Erin Petersen

Sustainable living and design with Josh Foss

By - Feb 8th, 2011 04:00 am
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Courtesy CarbonNYC via Flickr

Whether you’re a home owner or renter, we can all agree that improving the quality of our living space adds to a general sense of well-being. Tackling at-home craft projects and small remodels without the aid of an expensive contractor not only saves money, but also boosts confidence and creates a sense of value and identity within your home. Re-upholstering an old chair, or refurbishing that splintered dining room table by yourself offers a level of satisfaction you just won’t get when you passively buy an item off the showroom floor.

The Dwelling Renovations Lower Level 2010 Wisconsin Remodeler of the Year Gold Award winning project, featuring bamboo ceiling panels and natural Cedar accent walls. Photo courtesy of NARI.

It’s the same sense of satisfaction you get when you prepare a delicious meal at home, or when you reap nature’s bounty from a backyard garden. These sorts of projects will be the focus of this weekend’s NARI Home Improvement Show, offering live, interactive demonstrations from local and national experts on food, gardening and eco-interiors.

Handymen and women, at-home gourmands and green thumbs: this is an event for you.

In Milwaukee, the concept of DIY is alive and thriving, manifested in the rise of craft culture and the proliferation of urban gardens and time exchange collectives. The common thread that runs throughout these ventures is a commitment to sustainable, environmentally-friendly practices — the general sentiment being that we all want to live better, healthier lives while being mindful of our impact on the planet’s dwindling resources.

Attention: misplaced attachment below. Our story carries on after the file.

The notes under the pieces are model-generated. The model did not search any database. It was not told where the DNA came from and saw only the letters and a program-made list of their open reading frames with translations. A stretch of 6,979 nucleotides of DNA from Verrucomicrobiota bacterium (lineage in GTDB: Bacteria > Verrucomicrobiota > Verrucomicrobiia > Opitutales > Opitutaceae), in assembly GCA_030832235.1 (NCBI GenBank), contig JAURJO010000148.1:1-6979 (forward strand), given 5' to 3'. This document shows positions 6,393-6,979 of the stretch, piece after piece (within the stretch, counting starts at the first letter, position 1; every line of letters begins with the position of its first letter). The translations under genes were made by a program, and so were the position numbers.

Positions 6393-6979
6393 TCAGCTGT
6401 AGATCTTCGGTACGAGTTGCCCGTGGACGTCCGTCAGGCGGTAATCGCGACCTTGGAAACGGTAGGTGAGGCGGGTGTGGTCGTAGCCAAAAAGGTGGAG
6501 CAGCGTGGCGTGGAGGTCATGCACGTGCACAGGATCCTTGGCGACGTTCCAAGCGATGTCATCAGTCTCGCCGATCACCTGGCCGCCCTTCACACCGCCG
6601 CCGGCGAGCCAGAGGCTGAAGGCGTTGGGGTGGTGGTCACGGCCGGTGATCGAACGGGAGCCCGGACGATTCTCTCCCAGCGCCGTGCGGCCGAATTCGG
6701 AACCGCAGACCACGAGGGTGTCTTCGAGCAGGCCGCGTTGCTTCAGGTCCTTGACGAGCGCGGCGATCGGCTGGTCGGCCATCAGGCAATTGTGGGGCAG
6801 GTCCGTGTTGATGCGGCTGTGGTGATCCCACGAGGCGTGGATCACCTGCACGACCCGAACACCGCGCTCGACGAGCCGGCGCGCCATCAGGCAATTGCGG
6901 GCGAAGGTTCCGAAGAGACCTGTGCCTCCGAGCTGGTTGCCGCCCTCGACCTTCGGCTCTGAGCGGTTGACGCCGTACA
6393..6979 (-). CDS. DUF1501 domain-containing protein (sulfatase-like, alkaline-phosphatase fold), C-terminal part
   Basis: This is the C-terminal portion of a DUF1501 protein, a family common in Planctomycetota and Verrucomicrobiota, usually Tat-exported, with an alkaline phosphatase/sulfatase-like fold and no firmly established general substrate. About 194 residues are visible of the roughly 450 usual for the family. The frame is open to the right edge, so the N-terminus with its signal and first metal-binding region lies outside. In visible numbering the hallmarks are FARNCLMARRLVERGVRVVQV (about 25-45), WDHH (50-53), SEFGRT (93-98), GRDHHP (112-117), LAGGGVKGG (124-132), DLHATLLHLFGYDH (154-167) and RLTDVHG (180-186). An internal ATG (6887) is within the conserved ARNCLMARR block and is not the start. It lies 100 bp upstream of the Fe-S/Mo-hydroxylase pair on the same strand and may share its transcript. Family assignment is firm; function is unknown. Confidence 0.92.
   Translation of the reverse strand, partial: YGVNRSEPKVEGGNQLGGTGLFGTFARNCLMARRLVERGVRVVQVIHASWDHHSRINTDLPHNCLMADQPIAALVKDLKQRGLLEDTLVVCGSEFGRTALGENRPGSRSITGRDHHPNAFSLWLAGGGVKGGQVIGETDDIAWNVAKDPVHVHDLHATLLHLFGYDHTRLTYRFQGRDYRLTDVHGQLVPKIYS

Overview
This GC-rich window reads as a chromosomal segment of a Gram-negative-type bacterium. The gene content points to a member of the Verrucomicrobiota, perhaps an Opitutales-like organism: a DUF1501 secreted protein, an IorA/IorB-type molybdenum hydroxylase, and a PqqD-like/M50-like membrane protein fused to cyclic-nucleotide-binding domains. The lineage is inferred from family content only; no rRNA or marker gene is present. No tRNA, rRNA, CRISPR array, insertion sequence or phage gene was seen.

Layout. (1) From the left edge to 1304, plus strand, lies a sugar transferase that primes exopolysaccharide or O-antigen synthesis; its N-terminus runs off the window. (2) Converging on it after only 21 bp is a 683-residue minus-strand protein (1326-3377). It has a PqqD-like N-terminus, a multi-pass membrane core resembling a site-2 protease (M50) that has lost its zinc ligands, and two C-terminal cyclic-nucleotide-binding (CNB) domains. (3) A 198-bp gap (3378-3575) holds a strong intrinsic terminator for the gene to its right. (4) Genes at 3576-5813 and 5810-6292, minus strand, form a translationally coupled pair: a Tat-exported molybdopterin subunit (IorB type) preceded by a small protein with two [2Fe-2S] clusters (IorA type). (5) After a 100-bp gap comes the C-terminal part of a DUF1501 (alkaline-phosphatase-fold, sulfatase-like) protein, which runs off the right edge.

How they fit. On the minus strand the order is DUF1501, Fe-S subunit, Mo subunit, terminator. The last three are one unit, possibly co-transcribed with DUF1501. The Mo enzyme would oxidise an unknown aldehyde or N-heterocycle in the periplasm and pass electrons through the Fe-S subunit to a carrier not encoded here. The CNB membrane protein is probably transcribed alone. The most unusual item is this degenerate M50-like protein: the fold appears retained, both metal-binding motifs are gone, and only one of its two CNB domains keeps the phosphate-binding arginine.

For home and lifestyle remodeling with a decidedly green bent, NARI brings Josh Foss, an interior designer and builder renown for his dedication to sustainable living, to Milwaukee.

I chatted with the Minnesota native about his “hippie” upbringing, and his artistic approach to environmental stewardship.

How long have you been working as a designer, and what inspired you to focus on green practices?

I’ve had my own design business for 7 years now, working as a design consultant with businesses and home owners doing interior renovations to help them utilize more sustainable materials and processes.Up to this point, I’ve been working primarily in interiors, but in the last year or so have been getting involved in the strategy [of exteriors], but the process for exterior building is much more complex.

My forte is more in the aesthetic; I love working with salvaged materials and old furniture pieces, bringing those dynamic elements into spaces that have a personality. You can buy a living room set from the showroom, and then you have a room that looks exactly like the neighbor’s — there’s no identity. I like helping people find ways to get hands on and crafty with their homes, then each piece carries a sense of real value because you did it yourself.

Professionally, the focus on green practices has always been there. I had fine arts degree and realized that I wanted to do something creative but that also had strong leaning towards environmental stewardship. I was raised with those sorts of ideals…my parents weren’t “psychedelic” hippies, but more the type of hippies that were always trying to live more efficiently. So we always had a garden and solar panels on the roof — and this was in an urban area in the early 80s.

Sometimes it’s difficult to define the “green” lifestyle. What does “eco building” mean for the layperson?